- Ascending, when stroke volume increases as the load increases up to V̇O2max.
- Horizontal, when the stroke volume does not change in the recumbent position or reaches a “plateau” at a certain value of V̇O2 (40-50% V̇O2max) in the upright position.
- Descending, when stroke volume decreases in the recumbent position or after recovery in the upright position.
Vieira et al. (2016) in their systematic review  failed to draw a conclusion which pattern was true due to conflicting evidence, as were Vella et al. (2005) in a previous review , so the problem is still unresolved. To solve it here, we need to dive deeper to the heart of the matter – exercise physiology.
The mechanisms underlying the dependence of stroke volume on exercise have been well known . To begin with, stroke volume is the difference between the end-diastolic volume (EDV) of the left ventricle, i.e. its volume before the ventricle contraction (systole), and the end-systolic volume (ESV), i.e. volume at the end of systole with maximum contraction of the left ventricle. The ratio of stroke volume to EDV is called the ejection fraction and, in fact, it is the ejection fraction, and not the stroke volume, that determines myocardial contractility.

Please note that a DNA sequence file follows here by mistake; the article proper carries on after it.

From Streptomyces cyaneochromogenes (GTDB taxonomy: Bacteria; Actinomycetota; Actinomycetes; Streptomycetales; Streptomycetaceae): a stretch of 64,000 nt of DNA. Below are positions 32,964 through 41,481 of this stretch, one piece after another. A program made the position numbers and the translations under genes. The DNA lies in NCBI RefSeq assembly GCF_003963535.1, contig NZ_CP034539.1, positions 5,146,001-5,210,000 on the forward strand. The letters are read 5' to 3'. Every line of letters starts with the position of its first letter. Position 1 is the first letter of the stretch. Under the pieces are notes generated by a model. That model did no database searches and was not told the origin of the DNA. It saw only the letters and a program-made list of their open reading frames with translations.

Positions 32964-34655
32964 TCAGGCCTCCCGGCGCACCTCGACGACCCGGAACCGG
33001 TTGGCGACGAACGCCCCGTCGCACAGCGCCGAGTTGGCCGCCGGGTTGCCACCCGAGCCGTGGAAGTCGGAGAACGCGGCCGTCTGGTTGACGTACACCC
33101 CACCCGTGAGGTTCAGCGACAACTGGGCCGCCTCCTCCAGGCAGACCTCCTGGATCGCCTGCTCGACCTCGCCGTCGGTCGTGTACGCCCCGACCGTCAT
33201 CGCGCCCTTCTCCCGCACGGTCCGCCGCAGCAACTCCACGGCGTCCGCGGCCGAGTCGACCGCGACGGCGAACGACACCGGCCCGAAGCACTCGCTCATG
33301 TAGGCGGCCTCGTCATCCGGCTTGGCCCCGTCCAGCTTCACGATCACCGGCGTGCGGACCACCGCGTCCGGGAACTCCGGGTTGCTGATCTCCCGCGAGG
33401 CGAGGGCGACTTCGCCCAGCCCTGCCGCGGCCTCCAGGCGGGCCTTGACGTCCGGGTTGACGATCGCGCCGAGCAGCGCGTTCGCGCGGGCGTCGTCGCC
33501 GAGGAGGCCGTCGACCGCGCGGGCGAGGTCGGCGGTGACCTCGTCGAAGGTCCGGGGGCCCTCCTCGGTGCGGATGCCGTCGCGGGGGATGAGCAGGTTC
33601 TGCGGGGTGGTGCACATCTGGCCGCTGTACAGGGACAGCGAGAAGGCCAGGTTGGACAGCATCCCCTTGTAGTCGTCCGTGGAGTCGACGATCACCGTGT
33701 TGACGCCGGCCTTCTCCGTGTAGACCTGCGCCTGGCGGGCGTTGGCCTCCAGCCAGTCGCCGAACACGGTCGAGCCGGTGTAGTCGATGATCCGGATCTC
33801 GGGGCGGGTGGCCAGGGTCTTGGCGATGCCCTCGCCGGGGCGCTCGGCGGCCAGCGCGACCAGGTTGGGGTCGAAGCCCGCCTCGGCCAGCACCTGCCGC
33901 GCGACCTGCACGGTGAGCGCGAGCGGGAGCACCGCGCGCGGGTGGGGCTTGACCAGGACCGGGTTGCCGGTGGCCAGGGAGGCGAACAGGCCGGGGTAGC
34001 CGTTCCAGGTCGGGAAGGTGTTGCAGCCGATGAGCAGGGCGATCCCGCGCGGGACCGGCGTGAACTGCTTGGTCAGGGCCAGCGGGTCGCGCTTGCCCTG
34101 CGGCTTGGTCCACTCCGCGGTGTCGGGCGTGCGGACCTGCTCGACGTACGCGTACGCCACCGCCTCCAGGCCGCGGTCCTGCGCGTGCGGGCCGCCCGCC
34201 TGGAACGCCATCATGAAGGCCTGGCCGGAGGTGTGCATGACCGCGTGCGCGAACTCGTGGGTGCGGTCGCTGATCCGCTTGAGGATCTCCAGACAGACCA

Fig. 2. Lewis-Wiggers cardiac cycle (left) and left atrium cyсle (right) .
When load increases above 60% V̇O2max, i.e. after restoration of the postural decrease in stroke volume, cardiac output increases due to a further increase in heart rate and enforced heart contractions, i.e. increase in ejection fraction, and the key issue in the dynamics of stroke volume becomes the dynamics of EDV, determined by the filling of the left ventricle in diastole. This filling occurs in three phases (Fig. 2): (1) the first phase of active-passive filling occurs under the action of elastic traction of the stretched atrium following the Starling law and quickly empties the atrium and reduces its pressure to a minimum (the “y” wave); (2) the blood then flows passively from the pulmonary veins, and the atrium acts simply as a conduit; (3) and finally, during the last 100 ms of ventricular diastole, active atrial systole (wave “a”) occurs as a short booster contraction, which “pumps” the remaining 15% to 20% of EDV into the left ventricle. It is important to understand that this remaining EDV is much more significant in terms of stroke volume, which increases by 20-30%.
As the heart rate increases, the cardiac cycle shortens, and it is important that diastole shortens faster than systole, so that at a heart rate of ~150 bpm their ratio decreases to 1:1 from about 1.6:1 at rest (i.e., when the systole is shortened by half (from 300 ms to 150 ms), the diastole is shortened more than 3 times (from 500 ms to 150 ms)). Moreover, in almost 40% of cases the diastole/systole ratio is reversed at high heart rates, i.e. diastole becomes shorter than systole . The pattern of the ratio change depends on the cardiorespiratory fitness: in healthy men the ratio remains >1 up to the maximum heart rate; in weakened men (patients) it is reversed at about 160 bpm, and in women – already at 120 bpm.